From: Axel Kohlmeyer (akohlmey_at_gmail.com)
Date: Sun Apr 10 2011 - 12:52:59 CDT
On Sun, Apr 10, 2011 at 1:40 PM, Salvador H-V <chava09hv_at_gmail.com> wrote:
> Hi all,
> I am new to the biomolecular world of computer simulations. I would like to
> learn from scratch how to use namd.
> I am thinking to build a basic desktop computer to run the tutorials and
> some simulations.
> At this moment, I think that phenom II x6 1000T amd (six-core) processors
> are my best option (economic reasons). However, I was wondering if you could
> share some of your expecience using namd and vmd with amd processors.
if you want to learn, _any_ reasonable machine will do.
processors, compilers, nothing really makes much of a
difference unless you want to run as fast as possible,
but for that, you don't need a desktop, but a cluster.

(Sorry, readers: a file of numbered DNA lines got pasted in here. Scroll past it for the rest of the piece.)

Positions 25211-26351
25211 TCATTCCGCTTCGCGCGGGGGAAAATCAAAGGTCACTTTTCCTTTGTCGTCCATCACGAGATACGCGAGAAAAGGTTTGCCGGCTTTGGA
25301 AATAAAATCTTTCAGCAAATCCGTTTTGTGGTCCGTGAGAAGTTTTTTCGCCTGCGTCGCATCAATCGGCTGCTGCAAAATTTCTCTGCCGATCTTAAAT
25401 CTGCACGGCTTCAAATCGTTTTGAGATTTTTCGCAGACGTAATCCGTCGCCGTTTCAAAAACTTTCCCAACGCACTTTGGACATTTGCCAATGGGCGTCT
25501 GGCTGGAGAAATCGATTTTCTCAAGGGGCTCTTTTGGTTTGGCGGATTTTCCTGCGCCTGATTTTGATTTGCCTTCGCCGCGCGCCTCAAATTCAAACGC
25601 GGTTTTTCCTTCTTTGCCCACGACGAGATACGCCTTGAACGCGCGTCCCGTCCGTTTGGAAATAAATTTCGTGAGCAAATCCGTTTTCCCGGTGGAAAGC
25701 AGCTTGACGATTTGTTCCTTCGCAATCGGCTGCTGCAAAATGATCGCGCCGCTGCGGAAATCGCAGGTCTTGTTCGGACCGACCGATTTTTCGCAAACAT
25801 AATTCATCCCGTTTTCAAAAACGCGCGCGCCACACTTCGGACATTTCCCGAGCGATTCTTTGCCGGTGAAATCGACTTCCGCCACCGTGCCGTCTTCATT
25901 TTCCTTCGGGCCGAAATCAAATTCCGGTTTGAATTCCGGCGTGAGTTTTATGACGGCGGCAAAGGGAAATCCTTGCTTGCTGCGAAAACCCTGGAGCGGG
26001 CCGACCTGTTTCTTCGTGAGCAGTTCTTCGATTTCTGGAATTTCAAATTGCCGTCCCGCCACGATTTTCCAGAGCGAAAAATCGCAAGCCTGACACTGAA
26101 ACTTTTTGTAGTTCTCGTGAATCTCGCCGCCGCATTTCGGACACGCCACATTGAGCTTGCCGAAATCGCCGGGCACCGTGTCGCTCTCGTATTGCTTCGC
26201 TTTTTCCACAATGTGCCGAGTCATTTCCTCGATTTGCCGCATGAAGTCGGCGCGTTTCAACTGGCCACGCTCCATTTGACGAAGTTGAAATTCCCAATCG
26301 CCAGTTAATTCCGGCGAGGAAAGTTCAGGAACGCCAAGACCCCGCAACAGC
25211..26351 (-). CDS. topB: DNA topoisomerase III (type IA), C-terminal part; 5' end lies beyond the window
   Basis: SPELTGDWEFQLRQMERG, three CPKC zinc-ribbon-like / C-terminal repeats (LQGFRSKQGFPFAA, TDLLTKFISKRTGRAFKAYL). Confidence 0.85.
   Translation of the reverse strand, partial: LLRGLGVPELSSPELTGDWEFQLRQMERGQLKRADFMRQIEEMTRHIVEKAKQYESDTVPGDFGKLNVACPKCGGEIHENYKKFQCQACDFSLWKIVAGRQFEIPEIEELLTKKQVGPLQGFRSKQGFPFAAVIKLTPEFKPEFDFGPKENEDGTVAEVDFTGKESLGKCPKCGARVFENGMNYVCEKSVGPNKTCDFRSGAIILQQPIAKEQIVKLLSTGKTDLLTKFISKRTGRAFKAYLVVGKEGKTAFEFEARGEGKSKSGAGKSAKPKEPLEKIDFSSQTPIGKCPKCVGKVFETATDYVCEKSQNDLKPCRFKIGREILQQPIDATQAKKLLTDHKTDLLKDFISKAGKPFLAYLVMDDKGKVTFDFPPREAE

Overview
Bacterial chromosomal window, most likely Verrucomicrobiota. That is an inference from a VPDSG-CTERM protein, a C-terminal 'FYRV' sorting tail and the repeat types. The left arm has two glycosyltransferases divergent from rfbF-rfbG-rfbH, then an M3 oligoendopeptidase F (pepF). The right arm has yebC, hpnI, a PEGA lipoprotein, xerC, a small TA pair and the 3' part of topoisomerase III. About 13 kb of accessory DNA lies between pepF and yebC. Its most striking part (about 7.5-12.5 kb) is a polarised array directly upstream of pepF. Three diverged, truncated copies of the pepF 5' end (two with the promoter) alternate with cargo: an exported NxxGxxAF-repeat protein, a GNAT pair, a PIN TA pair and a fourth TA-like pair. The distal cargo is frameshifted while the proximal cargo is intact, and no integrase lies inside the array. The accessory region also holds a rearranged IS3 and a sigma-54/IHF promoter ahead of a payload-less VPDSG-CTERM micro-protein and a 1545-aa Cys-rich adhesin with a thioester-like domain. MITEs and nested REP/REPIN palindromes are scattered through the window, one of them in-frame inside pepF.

thus, my advice. get a decent, well balanced, and reliable machine.
stay away from extremes (clock, memory, prices) in any direction.
> Besides, I am also worried about the performance of amd processors with free
> intel compilers. I know that free intel compilers perform very well on I7,i6
> & i3 but what about namd proccesors, any idea about this issue?
gcc also performs very well. the times that a compiler mad a huge
difference are long gone.
> Finally, I am thinking to use the six-core amd proccesors togehter with a
> GeForce GTX 580, to be able to use CUDA with namd and vmd, there is
> something that I should be aware of such combination?
you'd be getting much more bang for the buck,
if you'd get, say, two GT 560Ti cards.
the major problem with any of those is power and heat.
overall, for a desktop, the most important commodity is memory.
i'd rather double the memory and have less CPU or GPU power.
..and as i said before. any serious calculation will have to be
run on a serious machine anyways, so building a desktop for
that is a waste of energy and money.
> Any help or suggestion would be greatly appreciated.
> Thanks a lot,
> Salvador HV
> P.S I will use at least 8gb in ram
-- Dr. Axel Kohlmeyer akohlmey_at_gmail.com http://goo.gl/1wk0 Institute for Computational Molecular Science Temple University, Philadelphia PA, USA.
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